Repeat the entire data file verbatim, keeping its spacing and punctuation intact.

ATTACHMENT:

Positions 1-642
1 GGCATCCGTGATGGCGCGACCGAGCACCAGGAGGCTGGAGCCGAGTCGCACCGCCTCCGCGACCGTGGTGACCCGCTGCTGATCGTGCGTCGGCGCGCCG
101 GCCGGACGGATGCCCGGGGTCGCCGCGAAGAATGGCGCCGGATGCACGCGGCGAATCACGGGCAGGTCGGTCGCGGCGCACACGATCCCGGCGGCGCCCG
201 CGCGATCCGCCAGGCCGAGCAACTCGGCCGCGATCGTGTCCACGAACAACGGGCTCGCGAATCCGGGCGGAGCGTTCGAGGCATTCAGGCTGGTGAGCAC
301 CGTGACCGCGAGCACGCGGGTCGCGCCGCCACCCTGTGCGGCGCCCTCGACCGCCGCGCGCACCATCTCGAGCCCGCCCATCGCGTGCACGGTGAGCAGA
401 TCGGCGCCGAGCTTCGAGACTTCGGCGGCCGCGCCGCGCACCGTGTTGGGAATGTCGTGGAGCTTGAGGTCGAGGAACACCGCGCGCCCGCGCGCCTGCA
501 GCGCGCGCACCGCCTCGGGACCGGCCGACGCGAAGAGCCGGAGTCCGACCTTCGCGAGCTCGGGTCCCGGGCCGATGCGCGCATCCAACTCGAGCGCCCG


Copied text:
Positions 1-642
1 GGCATCCGTGATGGCGCGACCGAGCACCAGGAGGCTGGAGCCGAGTCGCACCGCCTCCGCGACCGTGGTGACCCGCTGCTGATCGTGCGTCGGCGCGCCG
101 GCCGGACGGATGCCCGGGGTCGCCGCGAAGAATGGCGCCGGATGCACGCGGCGAATCACGGGCAGGTCGGTCGCGGCGCACACGATCCCGGCGGCGCCCG
201 CGCGATCCGCCAGGCCGAGCAACTCGGCCGCGATCGTGTCCACGAACAACGGGCTCGCGAATCCGGGCGGAGCGTTCGAGGCATTCAGGCTGGTGAGCAC
301 CGTGACCGCGAGCACGCGGGTCGCGCCGCCACCCTGTGCGGCGCCCTCGACCGCCGCGCGCACCATCTCGAGCCCGCCCATCGCGTGCACGGTGAGCAGA
401 TCGGCGCCGAGCTTCGAGACTTCGGCGGCCGCGCCGCGCACCGTGTTGGGAATGTCGTGGAGCTTGAGGTCGAGGAACACCGCGCGCCCGCGCGCCTGCA
501 GCGCGCGCACCGCCTCGGGACCGGCCGACGCGAAGAGCCGGAGTCCGACCTTCGCGAGCTCGGGTCCCGGGCCGATGCGCGCATCCAACTCGAGCGCCCG